November 2013

Fri November 01, 2013 - National Edition
Craig Mongeau

Your job as highway superintendents and public works officials, through many different tasks and responsibilities, is to help maintain and/or improve the quality of life for the residents in your communities. Whether you run for office or are appointed to your job, the quality of life issue is the yardstick by which you are measured by voters or your town board, or both. In the most accurate sense of the phrase, you are the true “grass roots” of politics and civil service. You know what makes your residents happy and unhappy and you must do your job well if you are to keep your job.

Our Congress and the executive branch are different. They do just enough to please their bases and enough independents to ensure they get re-elected. The rest of the people? Well, they’ll vote for the other guy, so who cares about them, right? Imagine if you thought like that. How do you think shutting down the roads and bridges in your communities for a couple of weeks would go over, just because the town board and you couldn’t agree on an equipment purchasing strategy?

Well, that’s the equivalent of what our federal government does now and I don’t know how this can get better. It’s not realistic that all of them get voted out or replaced. To them, governing is all about political posturing and not about improving the quality of life for us. It’s almost like our Congress and the executive branch need to spend a few weeks with you to really see how you’re supposed to help people. I’m not just saying this because this magazine advocates for you. I say this because it’s true. I’ve spoken with so many of you over the years. I’ve seen and read how you do your jobs, how you do as much as you can for your residents with limited budgets and staff. Heck, you often must squeeze as much life out of your equipment as possible because the money isn’t there to get new equipment.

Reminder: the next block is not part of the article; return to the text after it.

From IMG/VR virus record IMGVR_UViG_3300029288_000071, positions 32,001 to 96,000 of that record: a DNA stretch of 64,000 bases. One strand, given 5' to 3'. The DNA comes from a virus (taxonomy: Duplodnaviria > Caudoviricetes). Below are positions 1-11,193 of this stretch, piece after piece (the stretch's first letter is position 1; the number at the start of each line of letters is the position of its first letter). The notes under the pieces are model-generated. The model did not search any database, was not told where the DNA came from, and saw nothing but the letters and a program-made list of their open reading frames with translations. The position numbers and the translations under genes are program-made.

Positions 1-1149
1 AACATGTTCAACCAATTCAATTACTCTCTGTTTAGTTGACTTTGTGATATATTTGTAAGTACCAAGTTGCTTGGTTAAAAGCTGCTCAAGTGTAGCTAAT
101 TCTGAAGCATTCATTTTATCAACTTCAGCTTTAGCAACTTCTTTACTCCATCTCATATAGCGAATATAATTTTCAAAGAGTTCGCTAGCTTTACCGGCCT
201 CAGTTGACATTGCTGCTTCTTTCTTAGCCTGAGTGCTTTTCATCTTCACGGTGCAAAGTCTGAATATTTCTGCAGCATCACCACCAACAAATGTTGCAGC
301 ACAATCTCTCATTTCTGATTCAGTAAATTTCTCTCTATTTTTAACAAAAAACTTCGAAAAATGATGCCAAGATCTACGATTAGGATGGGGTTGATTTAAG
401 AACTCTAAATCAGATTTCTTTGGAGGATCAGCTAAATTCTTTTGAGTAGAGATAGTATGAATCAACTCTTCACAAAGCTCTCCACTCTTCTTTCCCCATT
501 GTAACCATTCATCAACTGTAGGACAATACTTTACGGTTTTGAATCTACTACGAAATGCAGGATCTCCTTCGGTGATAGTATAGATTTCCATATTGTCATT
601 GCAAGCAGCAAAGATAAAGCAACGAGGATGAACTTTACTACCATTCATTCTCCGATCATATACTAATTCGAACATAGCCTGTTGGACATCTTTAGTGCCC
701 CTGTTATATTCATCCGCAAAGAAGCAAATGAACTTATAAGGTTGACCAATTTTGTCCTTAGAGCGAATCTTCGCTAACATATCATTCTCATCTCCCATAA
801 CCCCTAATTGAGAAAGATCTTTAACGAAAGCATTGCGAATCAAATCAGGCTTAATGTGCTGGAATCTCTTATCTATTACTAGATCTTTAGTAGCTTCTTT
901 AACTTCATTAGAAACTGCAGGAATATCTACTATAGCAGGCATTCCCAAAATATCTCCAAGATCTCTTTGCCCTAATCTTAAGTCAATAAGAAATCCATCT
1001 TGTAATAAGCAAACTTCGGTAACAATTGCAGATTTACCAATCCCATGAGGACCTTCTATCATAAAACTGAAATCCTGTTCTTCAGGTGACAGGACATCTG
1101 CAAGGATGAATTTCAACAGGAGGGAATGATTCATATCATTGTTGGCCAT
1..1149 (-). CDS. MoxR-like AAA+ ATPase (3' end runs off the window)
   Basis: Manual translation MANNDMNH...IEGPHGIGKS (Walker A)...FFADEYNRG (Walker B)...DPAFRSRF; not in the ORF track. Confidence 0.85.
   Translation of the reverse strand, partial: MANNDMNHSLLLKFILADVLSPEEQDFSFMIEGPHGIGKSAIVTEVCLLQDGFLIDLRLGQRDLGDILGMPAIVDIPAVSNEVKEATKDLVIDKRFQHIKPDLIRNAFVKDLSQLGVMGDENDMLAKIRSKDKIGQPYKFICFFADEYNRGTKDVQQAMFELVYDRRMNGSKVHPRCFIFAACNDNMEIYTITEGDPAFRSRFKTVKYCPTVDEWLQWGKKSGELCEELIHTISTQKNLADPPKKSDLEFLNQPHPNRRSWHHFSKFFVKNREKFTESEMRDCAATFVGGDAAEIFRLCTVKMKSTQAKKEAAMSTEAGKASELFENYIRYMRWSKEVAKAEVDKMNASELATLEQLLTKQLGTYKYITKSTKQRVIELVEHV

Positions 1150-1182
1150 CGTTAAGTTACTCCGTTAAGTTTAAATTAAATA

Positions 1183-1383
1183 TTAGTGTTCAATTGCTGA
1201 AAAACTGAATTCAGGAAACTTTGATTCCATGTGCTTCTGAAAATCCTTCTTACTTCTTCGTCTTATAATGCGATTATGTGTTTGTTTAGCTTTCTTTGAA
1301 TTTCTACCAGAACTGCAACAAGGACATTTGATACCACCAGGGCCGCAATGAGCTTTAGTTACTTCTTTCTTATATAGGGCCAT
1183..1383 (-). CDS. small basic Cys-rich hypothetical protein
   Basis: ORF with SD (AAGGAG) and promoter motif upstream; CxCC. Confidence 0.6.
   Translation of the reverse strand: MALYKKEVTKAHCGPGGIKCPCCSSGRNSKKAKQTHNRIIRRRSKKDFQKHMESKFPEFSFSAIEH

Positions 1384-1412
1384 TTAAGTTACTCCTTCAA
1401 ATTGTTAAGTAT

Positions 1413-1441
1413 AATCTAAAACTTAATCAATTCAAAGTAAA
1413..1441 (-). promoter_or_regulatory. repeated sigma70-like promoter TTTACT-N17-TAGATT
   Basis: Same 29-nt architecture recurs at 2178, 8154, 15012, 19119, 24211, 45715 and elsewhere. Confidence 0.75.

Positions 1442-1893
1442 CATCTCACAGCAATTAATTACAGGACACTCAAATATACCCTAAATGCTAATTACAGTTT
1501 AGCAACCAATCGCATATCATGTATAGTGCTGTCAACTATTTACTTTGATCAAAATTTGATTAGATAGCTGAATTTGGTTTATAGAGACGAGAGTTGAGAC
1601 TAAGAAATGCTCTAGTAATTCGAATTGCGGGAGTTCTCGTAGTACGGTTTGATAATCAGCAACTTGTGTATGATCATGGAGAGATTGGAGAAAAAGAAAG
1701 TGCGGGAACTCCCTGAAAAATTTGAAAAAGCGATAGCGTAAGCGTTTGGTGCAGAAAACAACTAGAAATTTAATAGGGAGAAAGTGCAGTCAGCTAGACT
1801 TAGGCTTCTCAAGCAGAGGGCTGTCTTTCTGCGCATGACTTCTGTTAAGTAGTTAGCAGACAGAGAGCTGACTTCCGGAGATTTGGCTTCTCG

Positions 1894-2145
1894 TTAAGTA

“Grass roots”— I don’t know what that means anymore; it’s been co-opted to mean many different things other than what it’s supposed to mean — “in the trenches.” But the latter is where our government needs to be real soon. Or else, they’ll run us all right into the ditch.

This story also appears on Superintendent's Profile.

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